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Focus On

I Love Litho

The litho press is the product of the first great information revolution. Genevieve Lewis delves into its history via one of its most iconic applications and assesses the wider sector’s future

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The great web-offset newspaper press has a solid future ahead of it in markets such as the UK where newspaper print volumes and the span of the market plays to its strengths

How do you like your newspapers in the morning?

Newspapers are something that are read every day, but when you are sat there reading about the recent general election, I bet not much thought is going into how the paper was produced. When I started my first week at Print Monthly as its newest reporter, I did have this thought, and so went on a journey to discover the answer. What I found is that I love litho printing; I could never have imagined the complexity and power of this amazing technology. So here is an odyssey into one of its most iconic applications, newspapers, and also a look at where sheet-fed is as a sector and its prospects for the future.

The readership may be declining thanks to the rise of the internet and social media, but it is thought the first recognisable ‘paper’ in England was produced in 1622. It was called The Weekly Newes, and followed the original pamphlets that were used to spread political campaigns, syndicated stories, and grizzly tales on crimes and the decisions of the courts. The first ‘real’ newspaper was The London Gazette, which was created in 1666.

Newspapers were once hand-produced through typesetting. Each individual letter and sentence was set up by hand, before being printed onto the newspaper. This was a lengthy process, and was like this up until Ottmar Mergenthaler invented the Linotype machine in the late 1800s, in Baltimore, America. This made typesetting a lot quicker.

Mergenthaler created a machine that printed the letters and sentences using hot lead. The words and letters were written through the use of a keyboard. The lines were then set up on the paper by hand, before being sent to a stereotyping room. There, a metal plate was created from the page form, which was then put on the printing press to create the final product.

The printing process has advanced since then of course, but traditional newspaper printing still uses the same fundamental skills. Whilst there are a couple of printing styles for creating newspapers, most daily papers still use the traditional process as it is fast and can produce a large batch of final products.

The vast majority of traditional newspaper printing still use a web-offset press, as they need to sell many thousands of copies each day. Some daily newspapers such as the Metro still sell over a million copies each day.

Is new better?

Though litho printing is still the preferred method for the national dailies, digital inkjet printing is knocking on the door, especially in Europe. It is also making a lot of headway around applications such as versioned newspapers, which need to go out in shorter runs to multiple regions with variations on advertising and even stories to suit the demographic of readers in that geography.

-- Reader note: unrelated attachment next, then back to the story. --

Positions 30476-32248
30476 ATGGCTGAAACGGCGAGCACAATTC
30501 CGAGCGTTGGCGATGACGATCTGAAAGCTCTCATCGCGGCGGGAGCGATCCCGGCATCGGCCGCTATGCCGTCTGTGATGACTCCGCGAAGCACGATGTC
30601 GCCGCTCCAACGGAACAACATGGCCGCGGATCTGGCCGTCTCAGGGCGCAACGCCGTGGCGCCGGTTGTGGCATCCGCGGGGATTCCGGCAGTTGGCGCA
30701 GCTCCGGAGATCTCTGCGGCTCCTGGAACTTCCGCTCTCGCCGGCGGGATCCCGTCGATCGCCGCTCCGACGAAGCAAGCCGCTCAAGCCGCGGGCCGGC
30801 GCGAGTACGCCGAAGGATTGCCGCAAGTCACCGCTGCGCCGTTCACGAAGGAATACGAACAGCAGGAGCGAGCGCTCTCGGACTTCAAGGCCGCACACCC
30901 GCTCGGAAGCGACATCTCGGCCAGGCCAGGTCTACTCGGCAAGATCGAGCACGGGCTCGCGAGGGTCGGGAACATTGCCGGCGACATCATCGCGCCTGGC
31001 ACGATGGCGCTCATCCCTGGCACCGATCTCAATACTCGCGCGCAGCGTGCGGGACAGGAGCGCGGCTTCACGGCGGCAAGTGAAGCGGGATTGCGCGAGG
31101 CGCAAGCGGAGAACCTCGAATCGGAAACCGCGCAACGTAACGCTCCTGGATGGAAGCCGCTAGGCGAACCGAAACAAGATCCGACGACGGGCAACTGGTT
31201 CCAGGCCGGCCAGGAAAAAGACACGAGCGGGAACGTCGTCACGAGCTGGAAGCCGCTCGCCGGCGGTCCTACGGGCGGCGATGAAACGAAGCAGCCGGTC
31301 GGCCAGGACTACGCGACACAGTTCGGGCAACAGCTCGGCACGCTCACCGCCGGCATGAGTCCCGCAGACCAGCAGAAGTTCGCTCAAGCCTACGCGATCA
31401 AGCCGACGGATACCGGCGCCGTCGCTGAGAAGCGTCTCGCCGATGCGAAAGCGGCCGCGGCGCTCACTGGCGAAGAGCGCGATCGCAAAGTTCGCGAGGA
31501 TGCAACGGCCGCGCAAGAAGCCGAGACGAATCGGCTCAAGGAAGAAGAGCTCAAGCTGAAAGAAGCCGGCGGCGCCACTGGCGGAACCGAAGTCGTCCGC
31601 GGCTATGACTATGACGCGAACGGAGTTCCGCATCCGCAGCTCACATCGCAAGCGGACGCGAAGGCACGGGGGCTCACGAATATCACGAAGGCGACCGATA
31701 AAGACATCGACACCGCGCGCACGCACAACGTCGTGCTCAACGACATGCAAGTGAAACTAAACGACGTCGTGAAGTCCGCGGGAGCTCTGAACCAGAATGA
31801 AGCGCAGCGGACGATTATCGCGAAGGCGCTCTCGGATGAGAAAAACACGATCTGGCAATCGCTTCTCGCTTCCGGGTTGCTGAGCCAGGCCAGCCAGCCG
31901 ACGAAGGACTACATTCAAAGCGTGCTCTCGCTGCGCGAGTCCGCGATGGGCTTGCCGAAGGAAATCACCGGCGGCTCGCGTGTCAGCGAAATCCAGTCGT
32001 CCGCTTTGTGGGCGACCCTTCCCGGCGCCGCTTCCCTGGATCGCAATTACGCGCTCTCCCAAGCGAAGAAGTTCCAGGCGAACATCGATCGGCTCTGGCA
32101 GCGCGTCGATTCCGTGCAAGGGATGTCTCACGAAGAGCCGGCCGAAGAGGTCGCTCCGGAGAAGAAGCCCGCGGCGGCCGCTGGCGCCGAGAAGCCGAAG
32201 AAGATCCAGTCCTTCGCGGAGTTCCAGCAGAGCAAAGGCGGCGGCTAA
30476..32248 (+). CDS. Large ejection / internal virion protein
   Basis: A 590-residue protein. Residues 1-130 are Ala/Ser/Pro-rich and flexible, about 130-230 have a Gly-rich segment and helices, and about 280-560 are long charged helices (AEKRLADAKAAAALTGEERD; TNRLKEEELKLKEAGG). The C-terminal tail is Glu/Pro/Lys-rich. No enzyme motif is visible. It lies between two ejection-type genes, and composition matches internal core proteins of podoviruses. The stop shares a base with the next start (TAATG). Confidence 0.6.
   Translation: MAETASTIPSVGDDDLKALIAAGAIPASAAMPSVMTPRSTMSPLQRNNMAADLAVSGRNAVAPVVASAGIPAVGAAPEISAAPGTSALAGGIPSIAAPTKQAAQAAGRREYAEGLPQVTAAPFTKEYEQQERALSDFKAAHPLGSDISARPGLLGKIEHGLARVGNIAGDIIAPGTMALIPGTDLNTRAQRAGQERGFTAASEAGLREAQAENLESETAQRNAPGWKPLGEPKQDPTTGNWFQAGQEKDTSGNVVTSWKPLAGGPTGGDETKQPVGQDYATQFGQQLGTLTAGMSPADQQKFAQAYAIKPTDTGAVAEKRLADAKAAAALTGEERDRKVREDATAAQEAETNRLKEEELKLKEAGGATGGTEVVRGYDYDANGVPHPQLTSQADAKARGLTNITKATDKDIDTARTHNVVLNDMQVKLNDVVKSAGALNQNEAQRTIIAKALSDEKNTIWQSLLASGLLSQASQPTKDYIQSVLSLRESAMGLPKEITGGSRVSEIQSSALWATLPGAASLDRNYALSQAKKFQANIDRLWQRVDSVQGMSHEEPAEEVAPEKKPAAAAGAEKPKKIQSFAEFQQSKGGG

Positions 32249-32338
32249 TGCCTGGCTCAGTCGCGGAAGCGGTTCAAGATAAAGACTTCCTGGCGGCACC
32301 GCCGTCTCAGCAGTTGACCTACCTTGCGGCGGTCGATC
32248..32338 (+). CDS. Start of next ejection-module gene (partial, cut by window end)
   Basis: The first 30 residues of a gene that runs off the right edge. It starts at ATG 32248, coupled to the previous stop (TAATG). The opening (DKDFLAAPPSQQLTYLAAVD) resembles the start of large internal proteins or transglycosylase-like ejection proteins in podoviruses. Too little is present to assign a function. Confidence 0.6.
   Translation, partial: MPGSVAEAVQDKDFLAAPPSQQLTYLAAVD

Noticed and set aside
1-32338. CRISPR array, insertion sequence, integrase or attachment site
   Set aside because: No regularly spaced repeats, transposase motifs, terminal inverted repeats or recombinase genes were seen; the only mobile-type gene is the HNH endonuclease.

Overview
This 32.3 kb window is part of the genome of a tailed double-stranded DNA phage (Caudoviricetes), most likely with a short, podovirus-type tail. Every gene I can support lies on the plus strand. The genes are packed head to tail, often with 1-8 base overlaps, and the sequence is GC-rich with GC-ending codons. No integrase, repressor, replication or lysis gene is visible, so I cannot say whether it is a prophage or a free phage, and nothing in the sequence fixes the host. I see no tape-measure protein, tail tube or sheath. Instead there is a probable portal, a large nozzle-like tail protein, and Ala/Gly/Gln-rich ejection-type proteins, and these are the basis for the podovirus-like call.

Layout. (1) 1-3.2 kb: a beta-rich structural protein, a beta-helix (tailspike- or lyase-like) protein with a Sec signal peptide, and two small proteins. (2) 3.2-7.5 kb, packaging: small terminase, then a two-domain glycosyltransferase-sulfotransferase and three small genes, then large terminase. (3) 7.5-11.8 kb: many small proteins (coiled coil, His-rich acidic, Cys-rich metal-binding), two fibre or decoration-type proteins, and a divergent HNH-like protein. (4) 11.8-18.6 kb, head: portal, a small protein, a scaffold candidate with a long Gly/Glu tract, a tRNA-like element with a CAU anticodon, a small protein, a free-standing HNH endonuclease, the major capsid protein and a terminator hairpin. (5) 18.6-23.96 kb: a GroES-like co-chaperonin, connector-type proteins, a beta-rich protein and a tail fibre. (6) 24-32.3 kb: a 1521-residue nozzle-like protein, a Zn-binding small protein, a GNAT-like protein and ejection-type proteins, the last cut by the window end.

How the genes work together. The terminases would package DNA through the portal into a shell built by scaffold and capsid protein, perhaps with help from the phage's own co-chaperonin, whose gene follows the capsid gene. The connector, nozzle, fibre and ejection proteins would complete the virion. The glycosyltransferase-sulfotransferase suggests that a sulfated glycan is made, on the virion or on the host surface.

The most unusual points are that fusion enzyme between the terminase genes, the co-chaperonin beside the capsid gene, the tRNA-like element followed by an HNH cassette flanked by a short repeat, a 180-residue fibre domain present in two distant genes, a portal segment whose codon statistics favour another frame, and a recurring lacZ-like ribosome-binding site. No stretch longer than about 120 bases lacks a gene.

Nick Lazell, sales manager at Agfa Graphics UK, who works alongside newspaper printers day in and day out, explains that he is in no doubt that litho printing will still be the preferred methodology for this iconic application for some time.

 “Over the next ten years, fundamentally I believe that newspaper printing will stay the same,” explains Lazell, who continues: “Digital print technology still hasn’t caught up with the speed of production [of litho printing] and I don’t think it will for a period of time yet.”
 
Lazell also points out that newspaper printing is an extremely complex process, and that print houses have a lot on their plate when it comes to producing the daily national newspapers in the UK.

He also points out that The Sun tops the list of circulation figures for April, and most months, with approximately 1.6 million copies sold every day. This is closely followed by the Metro and the Daily Mail at around 1.4 million copies sold each day.


Interpress NI managing director, Dominic Fitzpatrick receives his award from Agfa Graphic’s sales manager, Nick Lazell at the News Awards



“If you think that The Sun needs 1.6 million copies per night printed, you can imagine the press firepower you have to have, they take over three sites over the UK, The Sun because it’s part of the news printers portfolio,” he continues, adding: “But even so, to print 1.6 million, and the other thing you’ll have to understand with newspaper printing is the print slot they have is only two hours every night.”

If you think that The Sun needs 1.6 million copies per night printed, you can imagine the press firepower you have to have


Lazell went on to explain that the timing is extremely tight, particularly if there is a late sport match, or breaking news late in the evening: “If you think about it, and you take The Sun newspaper, they don’t finish writing stories until 10 o’clock at night.

“If there is a late football match or an extra-time football match, they’ll want to hang on, or if there’s breaking news to print the next day, they’ll hang on as long as possible.

“The last copies coming through at half past ten at night. Then the printers have to make all of the plates, which I think are thousands of plates per evening on these print sites, thousands and thousands.”


RMGT (Ryobi) have made great strides in perfecting its LED UV curing technology (pictured at The Print Show), with sales now in double digits for the UK



Once the newspapers are printed, they have to be distributed around the UK, and this usually takes place in the early hours of the morning.